I love writing as much as I love reading. I also love being naked. Sometimes I even read about writing. Naked.
At the moment I’m working on 2 naturist stories – not at the same time of course, but alternating between them. It’s magical for me to do that, to crawl inside all these different characters, to find out what makes them tick. To ‘feel’ how all the naturists in those stories feel about their naturism. To ‘feel’ the non-nudists in those stories and experience their surprise, their shock and horror even. It’s an incredible feeling to switch back and forth between so many interpretations of how life should be lived. I vote for the nude life of course, as do many visitors of this site.
I’ve taken up the challenge to write a sequel to Mirror Earth. It won’t be easy. It will be scary too because Mirror Earth might well be the best naturist book I wrote to date, and to write a sequel to something good is daunting. It will have to be at least that good, if not better.
I’ll take my time and it will happen. Not fast, because usually good and fast are not good together. My gratitude to everyone who told me they like Mirror Earth. Or love it, as even that happened. I’ll keep writing because I love making people happy.
“Hey, let’s take our clothes off”, he said.
“What for?” I asked.
“’Cause it’s more fun” he replied.
At six years old there was no thought of ulterior motives; it was just two close friends in the playroom, while their mothers held a tea party in the garden. We still carried on with whatever games we were playing, only now we were naked. Jeff was right, it was more fun. And a lot more comfortable.
I have always had very sensitive skin, as well as an allergy to anything wool. Getting dressed in the morning was a bit traumatic for me, because most clothing in the day was made of natural materials. Synthetics came out a few years later, but at the time wool seemed to be the fabric of choice. All my socks were woolen, the school had a dress code that included grey flannels (I still itch just thinking about them) and a starched white shirt (ouch!). And they all wondered why I had concentration issues. Of course at “sleepy” time, I got to slip into my flannel pajamas…what a treat! My mother never knew that once tucked in and “nighty-nights” were exchanged, I would slip out of those PJs and hide them under the bed.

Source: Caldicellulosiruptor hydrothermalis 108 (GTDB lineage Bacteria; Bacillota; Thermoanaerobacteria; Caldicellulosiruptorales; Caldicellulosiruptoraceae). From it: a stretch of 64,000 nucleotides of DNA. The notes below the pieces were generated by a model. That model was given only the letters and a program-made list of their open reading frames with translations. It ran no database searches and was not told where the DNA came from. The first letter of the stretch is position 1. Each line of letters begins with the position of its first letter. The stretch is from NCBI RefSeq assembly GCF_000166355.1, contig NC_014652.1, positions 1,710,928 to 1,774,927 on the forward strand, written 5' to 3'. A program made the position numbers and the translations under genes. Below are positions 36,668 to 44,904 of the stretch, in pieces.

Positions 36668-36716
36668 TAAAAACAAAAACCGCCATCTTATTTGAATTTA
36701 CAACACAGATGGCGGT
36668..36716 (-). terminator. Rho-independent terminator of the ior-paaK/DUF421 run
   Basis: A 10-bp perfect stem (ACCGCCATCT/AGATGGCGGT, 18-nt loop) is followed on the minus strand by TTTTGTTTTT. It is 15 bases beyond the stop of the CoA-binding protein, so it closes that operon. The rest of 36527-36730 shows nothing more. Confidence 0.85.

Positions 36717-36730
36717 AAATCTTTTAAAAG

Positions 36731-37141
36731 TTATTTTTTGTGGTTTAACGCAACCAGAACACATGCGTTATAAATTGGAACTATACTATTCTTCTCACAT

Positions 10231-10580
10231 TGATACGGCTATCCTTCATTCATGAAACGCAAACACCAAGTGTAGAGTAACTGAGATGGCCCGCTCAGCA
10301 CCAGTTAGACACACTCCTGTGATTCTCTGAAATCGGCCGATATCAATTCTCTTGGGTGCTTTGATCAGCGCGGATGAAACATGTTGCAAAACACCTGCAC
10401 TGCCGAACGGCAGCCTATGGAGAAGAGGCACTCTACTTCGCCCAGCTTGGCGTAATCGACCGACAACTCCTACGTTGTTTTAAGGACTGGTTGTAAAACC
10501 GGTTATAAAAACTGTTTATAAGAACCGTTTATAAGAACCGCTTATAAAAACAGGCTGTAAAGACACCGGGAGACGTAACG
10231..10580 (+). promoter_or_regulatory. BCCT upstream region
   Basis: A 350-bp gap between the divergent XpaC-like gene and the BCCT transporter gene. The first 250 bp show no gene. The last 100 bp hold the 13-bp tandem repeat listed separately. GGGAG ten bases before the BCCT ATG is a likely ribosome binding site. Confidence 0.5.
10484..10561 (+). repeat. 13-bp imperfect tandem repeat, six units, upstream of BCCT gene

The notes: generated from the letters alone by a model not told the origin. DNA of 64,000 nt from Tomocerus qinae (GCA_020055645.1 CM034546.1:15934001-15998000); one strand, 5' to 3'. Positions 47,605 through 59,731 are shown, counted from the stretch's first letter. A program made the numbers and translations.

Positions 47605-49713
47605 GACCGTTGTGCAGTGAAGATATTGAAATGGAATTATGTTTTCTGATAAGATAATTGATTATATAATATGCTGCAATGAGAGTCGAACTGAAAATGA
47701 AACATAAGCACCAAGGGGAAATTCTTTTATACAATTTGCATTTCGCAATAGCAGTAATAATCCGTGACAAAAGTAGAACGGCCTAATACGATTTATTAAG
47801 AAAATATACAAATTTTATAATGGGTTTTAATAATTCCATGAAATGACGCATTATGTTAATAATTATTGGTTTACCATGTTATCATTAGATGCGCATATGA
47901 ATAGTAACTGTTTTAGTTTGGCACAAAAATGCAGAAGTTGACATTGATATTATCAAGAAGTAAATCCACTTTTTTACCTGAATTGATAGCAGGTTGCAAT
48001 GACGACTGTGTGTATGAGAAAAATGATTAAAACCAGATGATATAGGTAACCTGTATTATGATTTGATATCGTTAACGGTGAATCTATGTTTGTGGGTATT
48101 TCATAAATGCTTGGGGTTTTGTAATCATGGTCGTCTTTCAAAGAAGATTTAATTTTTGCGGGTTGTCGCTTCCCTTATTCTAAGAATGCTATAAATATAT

Blue jeans had to be washed three or four times before they started to become bearable. New, they were like slipping into plywood. So Jeff had shown me another way to live; comfortably. I became the one to suggest to friends that we take our clothes off “because it was more fun”, and most were willing to try.
Once puberty arrived the whole dynamic changed, of course, but I still had a group of friends who made the distinction between innocent nudity and “show and tell”. We would all go on camping trips where naked activity was integral, and skinny dipping was anticipated and frequent. (As were the requisite farting contests, but that’s for another blog ) 😉
Eventually we all separated and went our own ways as adulthood and responsibility arrived, and by then synthetics were very popular and a lot more comfortable. (I still have shivers thinking of the eczema on the soles of my feet). But I have very fond memories of the freedom I was able to experience, thanks to Jeff’s suggestion that it was more fun.
I suppose the purpose of this missive is to try to clarify the “ist” and “ism” attached to my being. I don’t really qualify as “naturist”; I happily eat meat and tofu makes me barf. I don’t know if “nudist” really fits either, as I don’t see my nakedness as a lifestyle choice so much as a simple comfort issue. I suppose I would call myself a “gymnophile”; someone who likes to be naked. And, of course, in the company of others it’s always “more fun”.